Norway, the Amazon Fund’s top donor, said the initiative to support forest protection had been revived now that Brazilian President Luiz Inacio Lula da Silva had returned to power and promised to halt deforestation.
“Brazil’s new president has signaled his clear ambition to halt deforestation by 2030,” Norwegian Climate and Environment Minister Espen Barth Eide said in a statement announcing the reactivation of the fund, which aims to fight the elimination of vegetation in the Amazon.
“He has reset the strategies to make it a reality and appointed ministers with significant knowledge and experience in the field,” Barth Eide said.
The fund still has about 3.4 billion reais ($620 million).
It has been frozen since August 2019, when far-right former President Jair Bolsonaro abolished his governing council and action plans.
In 2008, in a previous term as president, Lula created the fund to receive international contributions to Brazil’s efforts to halt deforestation. It only receives payments when deforestation is reduced; The funds are then spent on more such initiatives.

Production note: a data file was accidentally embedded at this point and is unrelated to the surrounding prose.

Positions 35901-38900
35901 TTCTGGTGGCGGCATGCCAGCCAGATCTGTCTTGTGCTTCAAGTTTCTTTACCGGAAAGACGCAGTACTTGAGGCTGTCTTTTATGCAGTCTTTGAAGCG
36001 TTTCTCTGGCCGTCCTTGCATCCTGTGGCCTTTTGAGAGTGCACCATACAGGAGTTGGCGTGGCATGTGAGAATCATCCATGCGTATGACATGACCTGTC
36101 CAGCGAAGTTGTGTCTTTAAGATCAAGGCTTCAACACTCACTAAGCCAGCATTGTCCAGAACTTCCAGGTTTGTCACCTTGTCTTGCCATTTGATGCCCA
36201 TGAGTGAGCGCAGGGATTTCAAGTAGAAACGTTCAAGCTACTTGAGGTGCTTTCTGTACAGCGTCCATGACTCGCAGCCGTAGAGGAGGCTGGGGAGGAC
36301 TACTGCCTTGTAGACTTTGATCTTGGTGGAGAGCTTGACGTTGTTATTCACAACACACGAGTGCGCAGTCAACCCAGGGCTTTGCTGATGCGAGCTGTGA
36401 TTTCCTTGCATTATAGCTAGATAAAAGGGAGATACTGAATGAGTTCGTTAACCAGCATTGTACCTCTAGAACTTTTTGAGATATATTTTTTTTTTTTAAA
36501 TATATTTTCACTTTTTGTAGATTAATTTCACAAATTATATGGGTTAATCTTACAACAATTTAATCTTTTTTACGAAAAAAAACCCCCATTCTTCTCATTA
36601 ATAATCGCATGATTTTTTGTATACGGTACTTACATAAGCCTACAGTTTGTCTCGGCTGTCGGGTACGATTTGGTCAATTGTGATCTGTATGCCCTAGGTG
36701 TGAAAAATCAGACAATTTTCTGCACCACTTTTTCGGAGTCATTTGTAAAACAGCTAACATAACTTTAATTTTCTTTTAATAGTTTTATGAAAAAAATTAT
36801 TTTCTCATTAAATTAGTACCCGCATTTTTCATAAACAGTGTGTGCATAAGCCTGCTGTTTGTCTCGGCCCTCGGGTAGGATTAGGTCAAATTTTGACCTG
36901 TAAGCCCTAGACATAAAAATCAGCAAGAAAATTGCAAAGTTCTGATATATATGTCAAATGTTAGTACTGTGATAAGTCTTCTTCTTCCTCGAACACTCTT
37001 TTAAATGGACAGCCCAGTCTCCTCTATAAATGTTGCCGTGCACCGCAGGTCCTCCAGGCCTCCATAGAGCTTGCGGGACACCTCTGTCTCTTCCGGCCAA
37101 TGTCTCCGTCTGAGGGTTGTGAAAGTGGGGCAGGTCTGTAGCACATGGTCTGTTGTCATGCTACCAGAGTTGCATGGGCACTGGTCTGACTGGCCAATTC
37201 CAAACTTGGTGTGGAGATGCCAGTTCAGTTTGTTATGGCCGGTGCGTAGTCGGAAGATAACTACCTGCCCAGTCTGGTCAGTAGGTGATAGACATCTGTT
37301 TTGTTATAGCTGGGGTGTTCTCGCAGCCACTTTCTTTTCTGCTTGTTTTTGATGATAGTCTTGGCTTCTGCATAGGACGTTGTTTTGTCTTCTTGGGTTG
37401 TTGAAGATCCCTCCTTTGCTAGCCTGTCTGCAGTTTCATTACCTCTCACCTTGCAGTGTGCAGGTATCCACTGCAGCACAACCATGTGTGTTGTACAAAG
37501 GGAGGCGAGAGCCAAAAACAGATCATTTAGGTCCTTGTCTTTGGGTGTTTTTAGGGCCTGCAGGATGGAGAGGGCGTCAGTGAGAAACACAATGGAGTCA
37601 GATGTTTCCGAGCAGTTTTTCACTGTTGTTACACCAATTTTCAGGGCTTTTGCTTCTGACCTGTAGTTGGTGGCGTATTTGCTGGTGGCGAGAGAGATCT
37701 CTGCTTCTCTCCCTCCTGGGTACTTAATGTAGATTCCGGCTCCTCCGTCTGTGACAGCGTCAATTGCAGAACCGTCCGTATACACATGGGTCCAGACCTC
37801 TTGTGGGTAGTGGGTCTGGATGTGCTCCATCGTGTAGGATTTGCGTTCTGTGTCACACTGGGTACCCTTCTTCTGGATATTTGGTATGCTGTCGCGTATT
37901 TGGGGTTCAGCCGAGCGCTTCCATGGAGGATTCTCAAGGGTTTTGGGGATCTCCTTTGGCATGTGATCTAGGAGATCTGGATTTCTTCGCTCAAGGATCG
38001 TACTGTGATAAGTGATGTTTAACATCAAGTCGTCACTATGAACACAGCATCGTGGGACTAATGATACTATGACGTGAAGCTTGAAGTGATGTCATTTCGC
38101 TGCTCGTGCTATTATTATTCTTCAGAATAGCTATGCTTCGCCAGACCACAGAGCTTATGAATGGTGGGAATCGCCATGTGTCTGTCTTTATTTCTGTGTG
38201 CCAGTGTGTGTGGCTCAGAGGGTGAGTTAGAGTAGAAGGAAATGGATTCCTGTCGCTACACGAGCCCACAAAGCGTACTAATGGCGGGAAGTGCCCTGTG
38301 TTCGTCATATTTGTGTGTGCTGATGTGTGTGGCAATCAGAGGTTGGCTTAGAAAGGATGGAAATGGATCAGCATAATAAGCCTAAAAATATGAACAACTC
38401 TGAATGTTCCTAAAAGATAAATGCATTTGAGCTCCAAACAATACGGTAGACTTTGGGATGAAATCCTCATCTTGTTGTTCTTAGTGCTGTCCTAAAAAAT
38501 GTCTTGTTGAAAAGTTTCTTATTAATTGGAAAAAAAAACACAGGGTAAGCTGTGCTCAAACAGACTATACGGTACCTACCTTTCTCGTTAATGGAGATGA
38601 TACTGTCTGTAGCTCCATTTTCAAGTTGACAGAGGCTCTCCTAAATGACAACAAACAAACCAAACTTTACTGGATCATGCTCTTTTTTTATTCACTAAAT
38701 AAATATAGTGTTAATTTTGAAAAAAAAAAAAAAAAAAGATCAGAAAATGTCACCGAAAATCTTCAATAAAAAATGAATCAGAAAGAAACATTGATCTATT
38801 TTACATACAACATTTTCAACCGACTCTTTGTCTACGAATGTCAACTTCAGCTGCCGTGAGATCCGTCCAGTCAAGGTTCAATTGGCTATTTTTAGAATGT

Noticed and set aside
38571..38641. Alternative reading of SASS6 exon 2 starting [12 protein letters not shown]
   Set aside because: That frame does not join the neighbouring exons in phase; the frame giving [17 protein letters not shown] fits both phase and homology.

Norway initially donated $1.2 billion and Germany also contributed.
Among his first decisions after taking office for a new presidential term on Sunday, Lula signed a decree re-establishing the governing council of the Amazon Fund, with broad representation from civil society and other stakeholders.
He also signed decrees restoring Brazil’s strategies to reduce deforestation in the Amazon, whose rate skyrocketed to a 15-year high under Bolsonaro.
In addition, Lula revoked policies that had diluted environmental protection, including a measure encouraging mining on protected indigenous lands.
The reinstatement of the fund “is globally significant,” Barth Eide said. “The Amazon Fund offers the international community a great opportunity to contribute.”
Britain is considering joining the fund, Environment Minister Therese Coffey told Reuters in Brasilia on Monday.
(1 US dollar = 5.4797 reais)